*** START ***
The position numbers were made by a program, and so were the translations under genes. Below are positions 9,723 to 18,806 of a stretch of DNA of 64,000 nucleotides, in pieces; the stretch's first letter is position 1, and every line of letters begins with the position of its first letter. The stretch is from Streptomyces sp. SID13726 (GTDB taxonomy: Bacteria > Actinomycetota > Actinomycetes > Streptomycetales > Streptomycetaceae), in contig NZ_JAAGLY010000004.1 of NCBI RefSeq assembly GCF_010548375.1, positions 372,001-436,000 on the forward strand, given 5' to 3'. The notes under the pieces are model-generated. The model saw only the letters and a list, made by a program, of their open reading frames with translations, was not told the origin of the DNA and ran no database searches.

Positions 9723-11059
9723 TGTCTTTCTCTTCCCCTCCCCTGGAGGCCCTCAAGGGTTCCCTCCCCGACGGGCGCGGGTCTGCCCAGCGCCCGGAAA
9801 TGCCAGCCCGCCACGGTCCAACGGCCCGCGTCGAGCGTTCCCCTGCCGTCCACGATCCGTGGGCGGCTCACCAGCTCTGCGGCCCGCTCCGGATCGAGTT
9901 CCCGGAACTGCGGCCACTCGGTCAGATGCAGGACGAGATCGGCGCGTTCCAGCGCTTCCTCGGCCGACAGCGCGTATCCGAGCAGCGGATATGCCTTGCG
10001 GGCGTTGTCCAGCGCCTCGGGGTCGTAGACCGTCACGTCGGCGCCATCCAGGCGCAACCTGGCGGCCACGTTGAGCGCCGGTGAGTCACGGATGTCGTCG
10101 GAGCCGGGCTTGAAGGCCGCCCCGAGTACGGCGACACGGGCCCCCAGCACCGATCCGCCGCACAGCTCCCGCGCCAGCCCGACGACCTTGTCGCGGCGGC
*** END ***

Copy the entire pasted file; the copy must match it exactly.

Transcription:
The position numbers were made by a program, and so were the translations under genes. Below are positions 9,723 to 18,806 of a stretch of DNA of 64,000 nucleotides, in pieces; the stretch's first letter is position 1, and every line of letters begins with the position of its first letter. The stretch is from Streptomyces sp. SID13726 (GTDB taxonomy: Bacteria > Actinomycetota > Actinomycetes > Streptomycetales > Streptomycetaceae), in contig NZ_JAAGLY010000004.1 of NCBI RefSeq assembly GCF_010548375.1, positions 372,001-436,000 on the forward strand, given 5' to 3'. The notes under the pieces are model-generated. The model saw only the letters and a list, made by a program, of their open reading frames with translations, was not told the origin of the DNA and ran no database searches.

Positions 9723-11059
9723 TGTCTTTCTCTTCCCCTCCCCTGGAGGCCCTCAAGGGTTCCCTCCCCGACGGGCGCGGGTCTGCCCAGCGCCCGGAAA
9801 TGCCAGCCCGCCACGGTCCAACGGCCCGCGTCGAGCGTTCCCCTGCCGTCCACGATCCGTGGGCGGCTCACCAGCTCTGCGGCCCGCTCCGGATCGAGTT
9901 CCCGGAACTGCGGCCACTCGGTCAGATGCAGGACGAGATCGGCGCGTTCCAGCGCTTCCTCGGCCGACAGCGCGTATCCGAGCAGCGGATATGCCTTGCG
10001 GGCGTTGTCCAGCGCCTCGGGGTCGTAGACCGTCACGTCGGCGCCATCCAGGCGCAACCTGGCGGCCACGTTGAGCGCCGGTGAGTCACGGATGTCGTCG
10101 GAGCCGGGCTTGAAGGCCGCCCCGAGTACGGCGACACGGGCCCCCAGCACCGATCCGCCGCACAGCTCCCGCGCCAGCCCGACGACCTTGTCGCGGCGGC